Canadian Plastics

“Zebra project” launched to develop first 100% recyclable wind turbine blades

Canadian Plastics   

Materials Research & Development

The turbines will be made from Arkema's Elium thermoplastic resin.

Photo Credit: LM Wind Power

Wind energy, both onshore and offshore, plays a critical role in the world’s transition to carbon-free energy sources. And with a product lifespan of 30 years, wind turbines currently have an impressive recyclability rate of between 85 to 90 per cent.

But a new cross-sector consortium wants to up that percentage even more through a groundbreaking project to design and manufacture the wind industry’s first 100 per cent recyclable thermoplastic wind turbine blade.

Announced on Sept. 23, the Zebra (Zero wastE Blade ReseArch) project, driven by France-based research and development institute IRT Jules Verne, brings together a range of industrial companies and technological centres – Arkema, Canoe, Engie, Suez, LM Wind Power, and Owens Corning – to tackle this new challenge.

Arkema has developed Elium – a thermoplastic resin already well-known for its recyclable properties by depolymerization or dissolution – for use in the Zebra project. Polymer formulation expert Canoe has recently developed an innovative recycling process of fibre-reinforced acrylic composite material by dissolution method providing a high added-value recovery of both separate recycled methyl methacrylate monomer and recycled fibre.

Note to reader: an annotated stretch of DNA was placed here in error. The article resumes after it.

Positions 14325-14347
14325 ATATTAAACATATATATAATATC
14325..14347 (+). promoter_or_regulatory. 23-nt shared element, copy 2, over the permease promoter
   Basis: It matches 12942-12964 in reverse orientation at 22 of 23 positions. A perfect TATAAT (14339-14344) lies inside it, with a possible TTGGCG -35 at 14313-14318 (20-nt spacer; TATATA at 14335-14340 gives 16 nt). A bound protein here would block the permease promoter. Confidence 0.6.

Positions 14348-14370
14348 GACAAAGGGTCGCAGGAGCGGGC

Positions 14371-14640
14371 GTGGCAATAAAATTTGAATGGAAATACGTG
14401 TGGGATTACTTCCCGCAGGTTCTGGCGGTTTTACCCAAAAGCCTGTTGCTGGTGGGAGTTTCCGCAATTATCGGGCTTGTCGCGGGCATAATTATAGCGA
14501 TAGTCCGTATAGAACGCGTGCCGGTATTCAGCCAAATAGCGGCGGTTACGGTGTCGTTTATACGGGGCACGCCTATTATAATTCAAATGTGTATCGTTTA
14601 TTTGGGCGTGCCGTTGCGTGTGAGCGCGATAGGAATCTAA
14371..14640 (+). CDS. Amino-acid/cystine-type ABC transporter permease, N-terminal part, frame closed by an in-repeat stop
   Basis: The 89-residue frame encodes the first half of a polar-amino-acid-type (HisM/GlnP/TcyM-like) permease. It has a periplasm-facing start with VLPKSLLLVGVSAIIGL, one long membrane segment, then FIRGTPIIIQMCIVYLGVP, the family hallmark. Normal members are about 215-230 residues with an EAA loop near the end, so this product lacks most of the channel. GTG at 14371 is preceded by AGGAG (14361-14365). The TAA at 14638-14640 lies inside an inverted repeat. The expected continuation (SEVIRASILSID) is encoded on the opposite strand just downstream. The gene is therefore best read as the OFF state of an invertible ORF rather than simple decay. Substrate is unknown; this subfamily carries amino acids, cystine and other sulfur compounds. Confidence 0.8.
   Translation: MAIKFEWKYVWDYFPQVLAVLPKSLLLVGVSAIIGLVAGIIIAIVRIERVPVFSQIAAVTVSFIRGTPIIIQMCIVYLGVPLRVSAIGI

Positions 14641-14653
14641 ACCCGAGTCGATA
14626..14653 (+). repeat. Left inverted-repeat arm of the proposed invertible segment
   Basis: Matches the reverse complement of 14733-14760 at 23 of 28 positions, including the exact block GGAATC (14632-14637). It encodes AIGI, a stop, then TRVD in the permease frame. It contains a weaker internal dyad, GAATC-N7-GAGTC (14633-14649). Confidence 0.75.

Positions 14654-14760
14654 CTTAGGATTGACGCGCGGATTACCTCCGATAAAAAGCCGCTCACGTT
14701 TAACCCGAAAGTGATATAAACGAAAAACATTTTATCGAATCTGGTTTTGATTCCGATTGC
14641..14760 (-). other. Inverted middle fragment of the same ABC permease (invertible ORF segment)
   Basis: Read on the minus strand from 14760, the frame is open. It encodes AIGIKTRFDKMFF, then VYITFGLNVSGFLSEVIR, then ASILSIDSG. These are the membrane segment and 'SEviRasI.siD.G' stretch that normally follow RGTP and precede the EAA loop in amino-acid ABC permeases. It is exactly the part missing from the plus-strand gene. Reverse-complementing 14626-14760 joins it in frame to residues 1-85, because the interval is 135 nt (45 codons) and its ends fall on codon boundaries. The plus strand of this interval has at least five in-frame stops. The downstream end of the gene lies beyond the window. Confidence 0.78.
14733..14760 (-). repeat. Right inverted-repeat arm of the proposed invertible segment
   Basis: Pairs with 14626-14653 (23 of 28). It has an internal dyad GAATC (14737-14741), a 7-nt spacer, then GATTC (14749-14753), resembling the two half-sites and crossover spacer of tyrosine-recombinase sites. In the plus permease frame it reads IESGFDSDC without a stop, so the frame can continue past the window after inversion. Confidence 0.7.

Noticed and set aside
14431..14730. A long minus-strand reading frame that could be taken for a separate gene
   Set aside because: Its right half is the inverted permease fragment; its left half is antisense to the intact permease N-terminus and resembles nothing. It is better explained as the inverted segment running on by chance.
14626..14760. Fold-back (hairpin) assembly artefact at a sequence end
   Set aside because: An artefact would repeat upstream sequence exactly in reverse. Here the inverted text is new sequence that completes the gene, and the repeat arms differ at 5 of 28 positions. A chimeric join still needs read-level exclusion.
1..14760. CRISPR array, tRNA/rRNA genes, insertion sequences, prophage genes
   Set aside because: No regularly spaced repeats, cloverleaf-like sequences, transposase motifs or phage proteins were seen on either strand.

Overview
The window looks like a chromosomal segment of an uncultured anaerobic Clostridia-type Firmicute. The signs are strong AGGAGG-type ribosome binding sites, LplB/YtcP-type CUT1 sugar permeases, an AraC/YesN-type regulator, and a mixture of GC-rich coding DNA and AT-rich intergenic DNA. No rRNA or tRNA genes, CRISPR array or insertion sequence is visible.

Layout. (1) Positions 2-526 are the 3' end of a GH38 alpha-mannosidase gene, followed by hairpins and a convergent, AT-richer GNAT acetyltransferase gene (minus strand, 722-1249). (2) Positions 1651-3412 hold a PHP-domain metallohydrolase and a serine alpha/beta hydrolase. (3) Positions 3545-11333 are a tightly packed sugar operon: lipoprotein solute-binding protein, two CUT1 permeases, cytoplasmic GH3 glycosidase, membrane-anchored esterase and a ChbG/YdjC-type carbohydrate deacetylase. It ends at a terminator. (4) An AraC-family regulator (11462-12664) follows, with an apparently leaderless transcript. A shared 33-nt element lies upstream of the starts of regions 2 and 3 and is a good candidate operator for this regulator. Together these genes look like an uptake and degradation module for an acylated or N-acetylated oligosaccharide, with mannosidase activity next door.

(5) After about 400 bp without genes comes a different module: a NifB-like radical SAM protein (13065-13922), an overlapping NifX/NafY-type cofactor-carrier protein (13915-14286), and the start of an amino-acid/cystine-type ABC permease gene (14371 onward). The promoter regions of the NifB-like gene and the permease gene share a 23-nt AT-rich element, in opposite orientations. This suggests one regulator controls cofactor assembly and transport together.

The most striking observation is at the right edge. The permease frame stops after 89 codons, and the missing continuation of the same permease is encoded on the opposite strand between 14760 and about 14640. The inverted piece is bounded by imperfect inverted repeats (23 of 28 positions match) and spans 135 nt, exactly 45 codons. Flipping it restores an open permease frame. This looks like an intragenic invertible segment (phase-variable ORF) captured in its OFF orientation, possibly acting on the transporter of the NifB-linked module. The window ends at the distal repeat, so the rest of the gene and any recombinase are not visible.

Next, France-based LM Wind Power – a designer and manufacturer of wind turbine blades – will be producing the blades, which will be the largest ever manufactured, at 107 meters in length.

In parallel, the other Zebra project partners will focus on developing and optimizing the manufacturing process by using automation, to reduce energy consumption and waste from production. Project partners will then explore methods to recycle the materials used in the prototype blades into new products. Finally, a life cycle analysis will assess the environmental and economic viability of further utilizing the thermoplastic material in future wind turbine blades.

“Demonstrating a circular approach to wind turbine blades throughout their lifetime requires mobilizing a strategic consortium covering the whole value chain to guarantee valuable and precise industrial data and achievements,” said Céline Largeau, Zebra project manager, IRT Jules Verne. “The Zebra project is a great opportunity to join together Arkema, Canoe, Engie, LM Wind Power, Owens Corning, and Suez who are key leaders in the wind energy sector. We look forward to carrying out constructive work altogether to improve wind energy performance and efficiency.”

The project has been launched for a period of 42 months with a budget of 18.5 million euros (US$21.8 million).


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